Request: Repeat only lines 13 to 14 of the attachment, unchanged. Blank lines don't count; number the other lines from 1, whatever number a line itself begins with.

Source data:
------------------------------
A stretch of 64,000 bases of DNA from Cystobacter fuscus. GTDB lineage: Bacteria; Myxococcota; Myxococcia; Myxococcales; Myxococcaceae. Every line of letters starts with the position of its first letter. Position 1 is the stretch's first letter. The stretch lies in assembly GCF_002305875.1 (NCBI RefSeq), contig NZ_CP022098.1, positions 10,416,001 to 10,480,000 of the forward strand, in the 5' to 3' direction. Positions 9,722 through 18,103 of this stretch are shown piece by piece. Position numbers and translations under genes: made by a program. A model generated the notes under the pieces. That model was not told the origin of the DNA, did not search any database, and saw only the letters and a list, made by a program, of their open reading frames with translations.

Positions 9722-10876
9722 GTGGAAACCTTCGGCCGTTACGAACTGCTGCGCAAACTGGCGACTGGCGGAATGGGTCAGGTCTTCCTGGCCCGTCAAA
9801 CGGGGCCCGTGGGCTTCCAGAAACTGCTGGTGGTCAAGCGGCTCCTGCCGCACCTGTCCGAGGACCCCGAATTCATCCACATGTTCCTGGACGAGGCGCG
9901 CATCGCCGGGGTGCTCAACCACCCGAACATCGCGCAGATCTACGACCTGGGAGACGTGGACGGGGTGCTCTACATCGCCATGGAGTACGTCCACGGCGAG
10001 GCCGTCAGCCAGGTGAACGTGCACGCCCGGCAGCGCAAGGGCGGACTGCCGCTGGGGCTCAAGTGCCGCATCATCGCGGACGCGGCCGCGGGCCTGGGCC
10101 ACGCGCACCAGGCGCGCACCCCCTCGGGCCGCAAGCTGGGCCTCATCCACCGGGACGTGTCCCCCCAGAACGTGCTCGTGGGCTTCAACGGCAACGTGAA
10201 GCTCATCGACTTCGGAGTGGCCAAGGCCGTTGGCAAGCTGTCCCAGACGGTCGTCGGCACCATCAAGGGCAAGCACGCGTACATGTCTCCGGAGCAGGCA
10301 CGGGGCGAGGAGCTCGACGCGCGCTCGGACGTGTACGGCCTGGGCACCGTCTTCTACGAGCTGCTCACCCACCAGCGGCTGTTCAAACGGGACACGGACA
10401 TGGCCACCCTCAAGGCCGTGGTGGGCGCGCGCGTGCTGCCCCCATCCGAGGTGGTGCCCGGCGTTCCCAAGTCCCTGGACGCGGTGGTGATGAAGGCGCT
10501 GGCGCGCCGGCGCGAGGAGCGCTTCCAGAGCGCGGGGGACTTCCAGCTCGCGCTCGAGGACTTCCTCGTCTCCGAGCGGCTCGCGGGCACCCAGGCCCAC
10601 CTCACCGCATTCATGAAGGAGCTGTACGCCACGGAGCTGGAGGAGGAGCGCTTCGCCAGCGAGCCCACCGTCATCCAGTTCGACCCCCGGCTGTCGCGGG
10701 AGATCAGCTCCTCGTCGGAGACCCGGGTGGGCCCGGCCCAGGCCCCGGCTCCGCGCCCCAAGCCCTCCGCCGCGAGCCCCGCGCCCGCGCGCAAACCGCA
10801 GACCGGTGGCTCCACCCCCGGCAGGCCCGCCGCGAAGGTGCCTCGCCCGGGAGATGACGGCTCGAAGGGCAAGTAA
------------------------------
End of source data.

10701 AGATCAGCTCCTCGTCGGAGACCCGGGTGGGCCCGGCCCAGGCCCCGGCTCCGCGCCCCAAGCCCTCCGCCGCGAGCCCCGCGCCCGCGCGCAAACCGCA
10801 GACCGGTGGCTCCACCCCCGGCAGGCCCGCCGCGAAGGTGCCTCGCCCGGGAGATGACGGCTCGAAGGGCAAGTAA